Duration: 4-5 days

Harpo Sez:

Day 1 – Sunday

Groucho and I start out on Sunday evening at 5:00 p.m. It’s only 4.5 miles up to Mystery Camp where we will start our 5-ish-day trek around the SE Olympic National Park. Surprisingly crowded for a non-holiday, non-weekend, we find a spot next to the stream and quickly set up camp in the nippy mountain breeze. Sadly, for the first time ever, our bear hang falls in the middle of the night and later we discover why… A mouse or chipmunk has tampered with my food sack, chewing a hole in the bag, and then through a ziplock in order to eat my fresh peach and all my dried fruit!! Little devil.
Day 2 – Monday 
Marmot Pass

Marmot Pass

We wake early to begin an 18 mile day. Groucho jets up hills like a billy goat (he just finished a 10-day PCT section)… while I struggle, having typed more, and hiked less, as evidenced by my soft urban feet. I put on my good mood and try to keep up. Starting with a nice easy jaunt up Marmot Pass (6,000 feet), dipping down 4ish miles to Home Lake for brunch – an hour of savory oats, blister care, and a frigid lake swim. By noon we’re heading up Constance Pass (5,800 feet),  continue up another mile to 6,500 feet, near the summit of Mount Constance. The views are 360 degrees, the weather clear and gorgeous.
We catch our breath and begin the knee buckling trek down down down down down 6 miles to the Dosewallips riverside trail. Along the way we pass a little pond with hundreds (maybe thousands?!) of tadpoles. Charming, charming little fellows.
Reaching the river we trek another 5 flat miles until my blisters start to burn. Diamond Meadows, a huge camp among the old old cedars next to the Dosewallips river, is empty. We set up camp, Groucho leads hiker yoga, we eat cold hydrated ramen and enjoy a sweet, little fire. A dreamy end to a grueling day.
Day 3 – Tuesday
O'Neil Pass

O’Neil Pass

Breaking camp early, we hike further up river to Honeymoon Meadows. Fording a small river, we meet Steve, a 67 year old gentleman who really has his it together. I appreciate his approach – using Honeymoon Meadows as a base camp for a bunch of short hikes over 5 days.  While we’re only carrying 9 lbs base weight, with 1.2 lbs of food per person per day, the 15 lbs total was starting to weigh me down. Starting up to Anderson Pass (4,450 feet), we continue counterclockwise around White Mountain, leap-froging with our new friend a few times.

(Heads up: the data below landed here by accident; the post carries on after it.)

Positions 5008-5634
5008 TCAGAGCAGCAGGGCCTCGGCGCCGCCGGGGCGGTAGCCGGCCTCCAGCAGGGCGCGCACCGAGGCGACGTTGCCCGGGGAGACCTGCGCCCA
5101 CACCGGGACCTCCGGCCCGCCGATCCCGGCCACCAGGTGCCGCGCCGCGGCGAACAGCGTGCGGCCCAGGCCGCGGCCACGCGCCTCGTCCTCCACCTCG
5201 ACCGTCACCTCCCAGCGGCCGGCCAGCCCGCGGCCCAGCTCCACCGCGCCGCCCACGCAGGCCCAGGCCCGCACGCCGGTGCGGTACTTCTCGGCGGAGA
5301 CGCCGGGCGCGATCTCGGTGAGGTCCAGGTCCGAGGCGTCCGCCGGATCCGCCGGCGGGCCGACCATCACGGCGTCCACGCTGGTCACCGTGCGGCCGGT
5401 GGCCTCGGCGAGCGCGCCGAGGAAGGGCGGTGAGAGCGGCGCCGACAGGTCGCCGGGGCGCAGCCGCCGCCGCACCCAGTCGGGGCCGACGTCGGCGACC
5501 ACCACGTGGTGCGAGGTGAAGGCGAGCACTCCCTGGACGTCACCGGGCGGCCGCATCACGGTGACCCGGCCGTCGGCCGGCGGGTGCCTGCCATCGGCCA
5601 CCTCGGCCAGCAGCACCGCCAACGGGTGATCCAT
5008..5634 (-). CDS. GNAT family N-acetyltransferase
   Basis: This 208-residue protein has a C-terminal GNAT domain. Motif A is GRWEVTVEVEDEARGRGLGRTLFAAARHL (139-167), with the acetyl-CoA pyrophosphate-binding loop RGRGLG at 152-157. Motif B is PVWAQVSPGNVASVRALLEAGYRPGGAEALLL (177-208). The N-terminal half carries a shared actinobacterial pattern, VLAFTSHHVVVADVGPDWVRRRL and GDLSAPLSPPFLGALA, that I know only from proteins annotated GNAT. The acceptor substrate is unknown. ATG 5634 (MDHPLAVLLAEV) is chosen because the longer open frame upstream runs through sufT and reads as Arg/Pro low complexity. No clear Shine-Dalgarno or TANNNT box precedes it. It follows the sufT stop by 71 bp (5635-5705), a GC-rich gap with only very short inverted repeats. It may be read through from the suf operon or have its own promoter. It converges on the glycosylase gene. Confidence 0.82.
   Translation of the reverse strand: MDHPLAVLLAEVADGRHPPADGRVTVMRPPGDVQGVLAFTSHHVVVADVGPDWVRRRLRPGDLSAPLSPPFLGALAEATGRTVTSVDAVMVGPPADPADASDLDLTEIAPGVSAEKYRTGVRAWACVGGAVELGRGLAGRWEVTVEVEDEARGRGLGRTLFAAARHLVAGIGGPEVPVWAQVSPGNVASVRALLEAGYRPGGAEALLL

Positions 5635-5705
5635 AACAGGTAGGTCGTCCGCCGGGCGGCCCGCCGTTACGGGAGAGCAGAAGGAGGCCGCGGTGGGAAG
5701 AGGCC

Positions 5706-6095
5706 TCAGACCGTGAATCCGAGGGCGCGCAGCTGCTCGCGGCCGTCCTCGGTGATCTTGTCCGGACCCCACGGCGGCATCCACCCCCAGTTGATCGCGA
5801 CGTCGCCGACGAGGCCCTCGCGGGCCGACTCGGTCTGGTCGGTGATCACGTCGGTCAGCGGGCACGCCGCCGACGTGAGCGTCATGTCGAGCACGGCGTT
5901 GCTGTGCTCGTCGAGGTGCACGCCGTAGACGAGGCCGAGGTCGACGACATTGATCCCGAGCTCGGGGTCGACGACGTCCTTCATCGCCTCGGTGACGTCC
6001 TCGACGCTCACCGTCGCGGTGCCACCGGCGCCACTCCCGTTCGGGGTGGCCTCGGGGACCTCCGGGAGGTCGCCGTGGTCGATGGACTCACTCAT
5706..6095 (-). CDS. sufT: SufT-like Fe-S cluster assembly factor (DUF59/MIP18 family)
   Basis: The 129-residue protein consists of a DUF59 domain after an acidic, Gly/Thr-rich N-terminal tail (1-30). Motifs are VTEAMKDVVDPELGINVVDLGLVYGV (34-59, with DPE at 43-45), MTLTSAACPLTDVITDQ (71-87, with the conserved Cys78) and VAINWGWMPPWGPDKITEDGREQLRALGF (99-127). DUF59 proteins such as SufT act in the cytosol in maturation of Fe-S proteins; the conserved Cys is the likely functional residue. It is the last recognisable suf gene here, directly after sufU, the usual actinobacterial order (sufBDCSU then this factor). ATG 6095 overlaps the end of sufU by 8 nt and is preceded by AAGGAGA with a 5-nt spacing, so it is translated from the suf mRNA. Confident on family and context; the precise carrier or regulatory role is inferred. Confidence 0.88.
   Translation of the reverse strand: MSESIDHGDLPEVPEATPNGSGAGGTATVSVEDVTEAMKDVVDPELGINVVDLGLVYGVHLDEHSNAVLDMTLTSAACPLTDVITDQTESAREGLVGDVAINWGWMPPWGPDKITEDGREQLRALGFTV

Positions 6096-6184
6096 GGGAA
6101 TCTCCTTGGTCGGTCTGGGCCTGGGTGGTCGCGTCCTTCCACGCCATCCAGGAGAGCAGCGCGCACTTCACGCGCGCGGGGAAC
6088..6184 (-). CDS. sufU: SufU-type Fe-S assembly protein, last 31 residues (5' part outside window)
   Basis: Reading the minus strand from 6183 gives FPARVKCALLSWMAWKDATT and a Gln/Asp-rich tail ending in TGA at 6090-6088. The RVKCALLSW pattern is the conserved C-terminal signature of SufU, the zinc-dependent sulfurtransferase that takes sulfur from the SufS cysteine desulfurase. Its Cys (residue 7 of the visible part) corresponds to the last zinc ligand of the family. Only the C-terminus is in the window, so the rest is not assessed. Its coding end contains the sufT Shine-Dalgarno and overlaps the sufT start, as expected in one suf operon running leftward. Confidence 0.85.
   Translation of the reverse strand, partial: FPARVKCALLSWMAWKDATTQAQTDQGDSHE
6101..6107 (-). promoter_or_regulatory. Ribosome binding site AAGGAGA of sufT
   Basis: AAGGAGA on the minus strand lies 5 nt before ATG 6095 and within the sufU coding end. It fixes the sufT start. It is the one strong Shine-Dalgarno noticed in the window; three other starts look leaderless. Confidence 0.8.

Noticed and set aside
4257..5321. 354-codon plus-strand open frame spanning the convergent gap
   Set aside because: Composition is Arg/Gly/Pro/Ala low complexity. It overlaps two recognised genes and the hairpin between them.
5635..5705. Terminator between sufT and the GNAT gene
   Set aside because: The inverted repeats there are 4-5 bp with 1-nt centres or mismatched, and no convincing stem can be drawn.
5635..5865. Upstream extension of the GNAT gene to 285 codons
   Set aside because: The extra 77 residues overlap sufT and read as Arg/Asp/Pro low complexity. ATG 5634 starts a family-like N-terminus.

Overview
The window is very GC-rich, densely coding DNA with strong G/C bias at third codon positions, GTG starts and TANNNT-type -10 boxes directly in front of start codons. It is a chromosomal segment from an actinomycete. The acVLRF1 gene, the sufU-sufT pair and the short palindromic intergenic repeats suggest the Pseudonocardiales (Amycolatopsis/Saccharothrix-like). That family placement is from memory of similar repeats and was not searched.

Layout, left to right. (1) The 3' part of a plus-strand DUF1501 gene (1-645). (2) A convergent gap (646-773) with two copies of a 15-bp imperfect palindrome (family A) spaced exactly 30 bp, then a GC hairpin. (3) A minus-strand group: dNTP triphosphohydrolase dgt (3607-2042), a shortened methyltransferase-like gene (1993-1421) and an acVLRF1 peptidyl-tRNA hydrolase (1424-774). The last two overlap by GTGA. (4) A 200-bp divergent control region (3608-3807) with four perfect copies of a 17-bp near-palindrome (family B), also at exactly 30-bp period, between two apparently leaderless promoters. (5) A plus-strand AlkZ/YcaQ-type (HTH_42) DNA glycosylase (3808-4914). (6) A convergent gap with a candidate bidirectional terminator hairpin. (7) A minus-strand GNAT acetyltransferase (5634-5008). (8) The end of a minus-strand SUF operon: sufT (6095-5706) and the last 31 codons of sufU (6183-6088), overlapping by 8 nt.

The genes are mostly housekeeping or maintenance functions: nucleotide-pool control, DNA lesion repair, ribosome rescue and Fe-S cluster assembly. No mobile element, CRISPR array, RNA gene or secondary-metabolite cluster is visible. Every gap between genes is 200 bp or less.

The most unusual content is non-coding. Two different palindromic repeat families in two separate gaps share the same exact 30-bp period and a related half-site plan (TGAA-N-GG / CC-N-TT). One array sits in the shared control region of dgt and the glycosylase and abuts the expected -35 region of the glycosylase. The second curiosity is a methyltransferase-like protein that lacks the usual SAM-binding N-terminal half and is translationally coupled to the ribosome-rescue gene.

The fun really begins with a long late morning walk on a high, flat path at 4,500 feet around the south end of the range. In and out of the trees, the views of nearby glaciers, lowland forest, and  river valley are epic. Finding a creek Groucho sets up a glacier-cold foot soak to help with my increasingly painful blisters. After a short break, we continue 7 miles through subalpine meadows dripping with huckleberries – we devour pints, and our hands stained with blueberry bruises. We hear – and then SEE elk – crossing our path, scattering through the woods, hooves pounding headed straight down the steep slopes. At 6:00 p.m. we cross O’Neil Pass (5,000 feet) -the rocky path makes for sore feet, but it’s all downhill for the rest of the day.
Passing Marmot Lake, we share the trail with a doe and two precious fawns. I’m reminded of my mom taking me to Bambi as a little girl. We descend to the Duckabush River and find a place to make camp as the dark settles in – the softest cedar forest beneath us we sleep, minds full of the wonders of the wild.
Day 4 – Wednesday
campsite at Dose Forks
We’ve been anticipating the climb up to Lacrosse Pass (5,566 feet), which one hiker relayed, up or down, was “hell either way.” It’s difficult, but nothing out of the ordinary for the Northwest. Abundant huckleberries, my personal power pellets, appear in blue, blue-black, hot pink, and regal purple. Taking our time we reach the pass at noon, running into our new buddy Steve. We have a fantastic conversation about gear, snacks, photography, mediation, and public service.
We climb down to Honeymoon Lake again, and begin the long trek toward the river. Arriving at Dose Forks we score a secluded site by a rushing, aquamarine Dosewallips river, finishing a 17 mile day with a quiet fire. Somehow, even using a park-provided bear wire, a mouse sneaks in my food sack as I sleep, and I lose the rest of my Grouchy Mix. I am too tired to be hungry, or mad.
Day 5 – Thursday
Constance Pass

Constance Pass

Labor Day looms, and the park grows crowded. We get up early, hoping to knock out the rigorous 6-mile climb to Constance Pass before we fully wake up. Marching straight uphill 4500 feet it is, as they say, challenging.
We continue without much rest until Home Lake, where we take a lovely late lunch. It’s hard to believe we have 10 miles left. Fortunately with the last of our food gone our packs are light both up to Marmot Pass, and down the remaining 5.4 miles to the trailhead, arriving by 6:30 p.m.
We open the trunk and find – to our disbelief – that a mouse (or some dark eyed bandito) has crept in to the closed trunk of my car (?!) and again eaten my resupply of Grouchy Mix!!!!
The trail mouse is my spirit animal for the journey. Fin.